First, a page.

# This is where deep learning is being used in the recommender system
        # The predictions are output by the final layer, hence its size of 1

        self.rating_model = tf.keras.Sequential([
            tf.keras.layers.Dense(256, activation='relu'),
            tf.keras.layers.Dense(64, activation='relu'),

        # Ranking is written as a TFRS task
        self.task: tf.keras.layers.Layer = tfrs.tasks.Ranking(
            loss = tf.keras.losses.MeanSquaredError(),

    # The call method allows the model to be run, and saved
    # The embeddings are passed into the model
    # The embeddings and predicted rating are returned

    def call(self, features: Dict[Text, tf.Tensor]) -> tf.Tensor:
        user_embeddings = self.user_model(features['user_id'])
        movie_embeddings = self.movie_model(features['movie_title'])

        return (
                tf.concat([user_embeddings, movie_embeddings], axis=1)

    # This is the TFRS built-in method that computes the model loss function during training
    def compute_loss(self, features: Dict[Text, tf.Tensor], training=False) -> tf.Tensor:

        ratings = features.pop('user_rating')
        user_embeddings, movie_embeddings, rating_predictions = self(features)

        rating_loss = self.task(

        return rating_loss

To pass data to it following the TFRS tutorials, there are some more TensorFlow incantations.

These are putting the training, validation, and testing datasets into cached form to help performance, and sending the data in batches rather than all at once or one row at a time.:

cached_train = train.shuffle(ntimes_tr).batch(8192).cache()

The form of the data being passed to the model (which should always be sanity-checked when writing an analysis) is, for 2 batches:

{'movie_title': array([b'Spanking the Monkey (1994)', b'Bob Roberts (1992)',
       b'Like Water For Chocolate (Como agua para chocolate) (1992)', ...,
       b"Stephen King's The Langoliers (1995)",
       b'Alice in Wonderland (1951)', b'Phantom, The (1996)'],
 'timestamp': array([879618019, 883602865, 884209535, ..., 885548475, 879518233,
 'user_id': array([b'535', b'6', b'198', ..., b'405', b'295', b'207'], dtype=object),
 'user_rating': array([3., 3., 3., ..., 1., 4., 2.], dtype=float32)}
{'movie_title': array([b'Top Gun (1986)', b'Grace of My Heart (1996)',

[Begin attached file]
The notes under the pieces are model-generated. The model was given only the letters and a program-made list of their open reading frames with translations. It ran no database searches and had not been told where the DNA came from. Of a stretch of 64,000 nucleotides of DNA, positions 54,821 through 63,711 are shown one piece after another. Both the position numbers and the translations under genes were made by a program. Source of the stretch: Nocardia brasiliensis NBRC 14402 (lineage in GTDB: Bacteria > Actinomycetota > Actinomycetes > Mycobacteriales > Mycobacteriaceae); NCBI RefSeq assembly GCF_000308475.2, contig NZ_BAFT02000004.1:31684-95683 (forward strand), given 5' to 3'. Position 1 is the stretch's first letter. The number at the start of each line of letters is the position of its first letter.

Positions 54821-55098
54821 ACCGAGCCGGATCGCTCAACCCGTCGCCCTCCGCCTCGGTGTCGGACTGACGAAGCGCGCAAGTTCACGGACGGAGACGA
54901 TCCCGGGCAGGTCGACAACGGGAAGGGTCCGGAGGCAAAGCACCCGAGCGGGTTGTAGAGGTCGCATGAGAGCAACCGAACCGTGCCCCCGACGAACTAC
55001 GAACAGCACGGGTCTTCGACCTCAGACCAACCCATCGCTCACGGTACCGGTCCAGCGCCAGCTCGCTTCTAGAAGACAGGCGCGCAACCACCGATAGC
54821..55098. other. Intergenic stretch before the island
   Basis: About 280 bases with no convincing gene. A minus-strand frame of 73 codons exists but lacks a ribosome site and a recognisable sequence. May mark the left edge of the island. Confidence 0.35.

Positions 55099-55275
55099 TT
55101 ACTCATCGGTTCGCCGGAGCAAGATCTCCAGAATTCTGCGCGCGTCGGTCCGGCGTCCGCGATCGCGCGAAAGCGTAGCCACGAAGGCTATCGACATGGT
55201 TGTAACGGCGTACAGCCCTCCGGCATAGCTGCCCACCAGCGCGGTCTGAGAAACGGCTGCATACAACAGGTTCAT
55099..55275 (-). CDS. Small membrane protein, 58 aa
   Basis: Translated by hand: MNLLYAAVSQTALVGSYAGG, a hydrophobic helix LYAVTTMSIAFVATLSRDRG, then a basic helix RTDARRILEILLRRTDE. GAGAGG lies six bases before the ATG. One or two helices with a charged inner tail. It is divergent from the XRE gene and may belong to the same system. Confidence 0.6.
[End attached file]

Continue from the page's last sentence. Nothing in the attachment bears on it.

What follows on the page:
b'Ghost and the Darkness, The (1996)', ..., b'Crimson Tide (1995)',
       b'To Kill a Mockingbird (1962)', b'Harold and Maude (1971)'],
 'timestamp': array([882397829, 881959103, 884748708, ..., 880610814, 877554174,
 'user_id': array([b'457', b'498', b'320', ..., b'233', b'453', b'916'], dtype=object),
 'user_rating': array([4., 3., 4., ..., 3., 3., 4.], dtype=float32)}

The ellipses represent the un-shown rest of the fields in each batch.

By comparing to a line from the original raw input data we can see that the correct columns of movie_title and user_id have been selected:

{'bucketized_user_age': 45.0,
 'movie_genres': array([7]),
 'movie_id': b'357',
 'movie_title': b"One Flew Over the Cuckoo's Nest (1975)",
 'raw_user_age': 46.0,
 'timestamp': 879024327,
 'user_gender': True,
 'user_id': b'138',
 'user_occupation_label': 4,
 'user_occupation_text': b'doctor',
 'user_rating': 4.0,
 'user_zip_code': b'53211'}

The IDs are categories and not numerical. The target ratings are numerical, and the data in each batch are in an array.

Training and results

Model training follows the standard TensorFlow method of compiling the model and running fit:

model_br = MovielensModelBasicRanking()
history_br = model_br.fit(cached_train, epochs=3, validation_data=cached_validation)

Here we have used the Adagrad optimizer. We have specified a learning rate of 0.1 and only a small number of epochs.

In Part 4 we will tune these parameters to improve the performance and show how the model can be trained using Gradient Workflows in addition to using a Notebook.

The metric used to measure the performance of the model is the root-mean-squared error (RMSE) between the predicted user ratings and their true ratings.

The performance of the model can be seen from the history:

rmse_br = history_br.history['root_mean_squared_error'][-1]
print(f'Root mean squared error in user rating from training: {rmse_br:.2f}')

This gives:

Root mean squared error in user rating from training: 1.11

In other words, the RMSE in prediction of someone's movie rating on the scale of 0-5 is 1.11. We can similarly output the RMSE from the validation set, which should be similar if the model has not overfit the data.

We can view a summary of the model as follows where we see the deep learning layers and the ranking layer:


Model: "movielens_model_basic_ranking"
Layer (type)                 Output Shape              Param #   
sequential (Sequential)      (None, 32)                53280     
sequential_1 (Sequential)    (None, 32)                30208     
sequential_2 (Sequential)    (None, 1)                 33153     
ranking (Ranking)            multiple                  2         
Total params: 116,643
Trainable params: 116,641
Non-trainable params: 2

Finally, we can evaluate the model on unseen test data, as one always should to quote a realistic expected model performance in production:

eval_br = model_br.evaluate(cached_test, return_dict=True)
Root mean squared error in user rating from evaluation: 1.12

The performance is similar to training, so our model appears to be working correctly.


In Part 4 of the series - Tuning the model for best performance, we will improve the above result by tuning some of the model parameters, and show how the training can also be done in Gradient Workflows to take full advantage of automation and reproducibility.